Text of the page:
Search
  • Jonathan Shiek

Farmers Unearthed New Dinosaur Species In Australia That’s One Of The Largest In The World

It was back in 2006 when Robyn and Stuart Mackenzie were riding motorbikes on their sheep and cattle farm in Australia when they came across what looked like massive black rocks, but turned out to be ginormous bones upon closer inspection.

It took 15 years of excavating and analysing before researchers at the Queensland Museum and Eromanga Natural History Museum classified the fossil as a new dinosaur species – Australotitan cooperensis. The name Australotitan means “southern titan” while cooperensis refers to the area it was discovered in, Cooper Creek.

Nicknamed Cooper, the newly discovered dinosaur is estimated to have weighed 70 tons and stood at two stories tall. At 82 to 98 feet in length, Cooper was almost the size of a basketball court, making it the largest dinosaur ever found in Australia, and one of the largest in the world!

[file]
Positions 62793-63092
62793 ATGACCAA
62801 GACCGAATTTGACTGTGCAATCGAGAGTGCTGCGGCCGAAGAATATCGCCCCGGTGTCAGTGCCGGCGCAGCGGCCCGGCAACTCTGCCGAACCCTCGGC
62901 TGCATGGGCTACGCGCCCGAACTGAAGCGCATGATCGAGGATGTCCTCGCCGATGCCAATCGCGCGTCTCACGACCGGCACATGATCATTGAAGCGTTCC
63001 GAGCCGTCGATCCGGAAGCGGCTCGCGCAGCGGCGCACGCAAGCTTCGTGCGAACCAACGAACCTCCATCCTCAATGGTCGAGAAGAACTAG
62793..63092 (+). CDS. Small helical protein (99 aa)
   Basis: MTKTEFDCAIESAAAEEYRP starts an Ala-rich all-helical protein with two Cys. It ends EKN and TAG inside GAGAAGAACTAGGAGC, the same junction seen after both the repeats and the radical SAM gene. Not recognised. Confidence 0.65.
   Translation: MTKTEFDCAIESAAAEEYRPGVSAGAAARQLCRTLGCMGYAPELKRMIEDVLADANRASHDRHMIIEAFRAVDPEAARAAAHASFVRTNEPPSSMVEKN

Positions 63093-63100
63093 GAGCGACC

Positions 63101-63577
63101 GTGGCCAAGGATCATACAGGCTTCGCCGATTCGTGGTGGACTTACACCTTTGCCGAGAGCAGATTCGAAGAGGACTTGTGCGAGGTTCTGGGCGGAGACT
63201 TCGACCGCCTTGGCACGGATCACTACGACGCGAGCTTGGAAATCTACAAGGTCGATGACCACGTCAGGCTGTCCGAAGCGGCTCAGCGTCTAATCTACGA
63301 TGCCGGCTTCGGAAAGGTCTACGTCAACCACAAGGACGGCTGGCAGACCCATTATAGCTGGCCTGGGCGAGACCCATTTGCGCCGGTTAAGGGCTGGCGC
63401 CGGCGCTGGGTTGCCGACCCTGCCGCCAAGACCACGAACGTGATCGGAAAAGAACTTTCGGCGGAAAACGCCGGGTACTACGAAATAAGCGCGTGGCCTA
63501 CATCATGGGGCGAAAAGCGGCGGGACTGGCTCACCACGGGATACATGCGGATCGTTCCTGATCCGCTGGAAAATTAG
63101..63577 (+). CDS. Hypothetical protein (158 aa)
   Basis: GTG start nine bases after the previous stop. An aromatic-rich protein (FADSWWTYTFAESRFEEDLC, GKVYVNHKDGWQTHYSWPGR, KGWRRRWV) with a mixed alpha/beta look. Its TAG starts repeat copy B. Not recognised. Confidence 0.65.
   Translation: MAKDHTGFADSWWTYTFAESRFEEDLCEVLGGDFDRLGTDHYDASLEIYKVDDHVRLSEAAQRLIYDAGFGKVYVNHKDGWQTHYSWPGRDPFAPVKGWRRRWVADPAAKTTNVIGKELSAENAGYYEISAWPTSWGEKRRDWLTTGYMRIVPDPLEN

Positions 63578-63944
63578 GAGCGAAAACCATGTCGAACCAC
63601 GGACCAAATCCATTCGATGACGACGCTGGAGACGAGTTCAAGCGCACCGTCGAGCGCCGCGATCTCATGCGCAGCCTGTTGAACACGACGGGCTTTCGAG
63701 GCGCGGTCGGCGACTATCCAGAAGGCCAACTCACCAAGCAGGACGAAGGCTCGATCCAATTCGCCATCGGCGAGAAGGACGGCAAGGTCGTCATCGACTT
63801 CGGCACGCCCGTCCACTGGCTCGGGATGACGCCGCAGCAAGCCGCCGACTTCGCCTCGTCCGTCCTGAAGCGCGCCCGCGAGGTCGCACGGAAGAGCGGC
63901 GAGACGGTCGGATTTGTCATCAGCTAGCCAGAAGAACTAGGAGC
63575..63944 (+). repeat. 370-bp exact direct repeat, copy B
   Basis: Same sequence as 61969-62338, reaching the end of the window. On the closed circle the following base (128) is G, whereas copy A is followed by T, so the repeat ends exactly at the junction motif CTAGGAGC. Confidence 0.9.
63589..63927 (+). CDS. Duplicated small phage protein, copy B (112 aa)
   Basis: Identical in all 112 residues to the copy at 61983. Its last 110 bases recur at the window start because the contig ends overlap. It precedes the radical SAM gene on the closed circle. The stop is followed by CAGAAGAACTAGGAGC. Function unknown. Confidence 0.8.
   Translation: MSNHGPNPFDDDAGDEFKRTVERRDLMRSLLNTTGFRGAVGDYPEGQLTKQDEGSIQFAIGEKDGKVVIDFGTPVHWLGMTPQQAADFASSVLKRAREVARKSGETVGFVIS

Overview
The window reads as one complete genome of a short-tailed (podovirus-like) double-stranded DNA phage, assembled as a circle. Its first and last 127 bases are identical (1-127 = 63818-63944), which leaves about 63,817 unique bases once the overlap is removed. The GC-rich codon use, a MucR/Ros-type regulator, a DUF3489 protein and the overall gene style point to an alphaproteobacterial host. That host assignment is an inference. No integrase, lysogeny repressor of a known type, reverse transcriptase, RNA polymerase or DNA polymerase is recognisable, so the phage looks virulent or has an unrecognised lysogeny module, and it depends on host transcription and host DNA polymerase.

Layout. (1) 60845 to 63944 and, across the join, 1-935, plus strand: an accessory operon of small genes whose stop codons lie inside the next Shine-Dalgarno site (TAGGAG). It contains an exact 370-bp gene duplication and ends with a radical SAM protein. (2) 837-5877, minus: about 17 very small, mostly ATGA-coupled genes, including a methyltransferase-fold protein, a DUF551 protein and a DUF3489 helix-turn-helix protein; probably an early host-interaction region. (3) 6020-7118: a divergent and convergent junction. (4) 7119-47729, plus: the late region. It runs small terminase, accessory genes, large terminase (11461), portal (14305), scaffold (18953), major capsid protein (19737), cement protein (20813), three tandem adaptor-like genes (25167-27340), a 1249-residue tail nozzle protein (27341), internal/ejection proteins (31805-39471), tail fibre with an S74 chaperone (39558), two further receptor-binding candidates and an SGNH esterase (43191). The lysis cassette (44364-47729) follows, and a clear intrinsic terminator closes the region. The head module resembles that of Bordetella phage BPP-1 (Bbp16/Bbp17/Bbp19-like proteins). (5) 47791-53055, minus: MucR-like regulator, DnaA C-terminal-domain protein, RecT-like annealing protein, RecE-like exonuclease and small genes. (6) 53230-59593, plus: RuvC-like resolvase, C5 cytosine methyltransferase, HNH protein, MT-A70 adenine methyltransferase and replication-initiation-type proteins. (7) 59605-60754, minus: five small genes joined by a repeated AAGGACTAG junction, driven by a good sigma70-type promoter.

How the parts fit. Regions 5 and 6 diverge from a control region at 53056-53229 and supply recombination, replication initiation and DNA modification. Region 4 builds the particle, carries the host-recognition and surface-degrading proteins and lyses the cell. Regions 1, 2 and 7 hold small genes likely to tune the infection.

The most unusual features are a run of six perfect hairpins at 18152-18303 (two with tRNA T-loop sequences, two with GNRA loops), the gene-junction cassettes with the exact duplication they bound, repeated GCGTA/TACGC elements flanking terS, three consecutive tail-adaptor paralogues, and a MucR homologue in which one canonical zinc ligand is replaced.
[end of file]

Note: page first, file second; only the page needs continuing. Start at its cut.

Credits: The Conversation


In fact, Cooper was so big, researchers had to use a forklift to move its massive bones. Moreover, at over 90 million years old, Cooper’s bones were incredibly fragile, so researchers had to be extra careful when identifying them. From then on, it was a painstakingly long process of measuring and comparing the bones with other dinosaur species from Australia and the rest of the world.

Thanks to 3D technology, scientists managed to identify Cooper as a titanosaur, a plant-eating species that are known as the largest of the dinosaur species. More importantly, they also found that Cooper may be closely related to three other Australian sauropods that were discovered further north in the town of Winton.

Interestingly enough, Cooper isn’t even the first dinosaur the Mackenzie family managed to discover. Their son Sandy first found dinosaur bones on their property in 2004 when he was just 14 years old. Thanks to their affinity with the species, Robyn is now a field paleontologist and together with her husband Stuart, the couple are named as co-authors on the study about Australotitan cooperensis.

Credits: Express Digestau


Not only did the family help establish the Eromanga Natural History Museum, which now houses Cooper’s bones, the Mackenzies also revealed that they are currently unearthing new bones on their land that may also belong to a new species of dinosaur – how cool is that!

Source

#Australia #australotitancooperensis #dinosaur #largest

0 views0 comments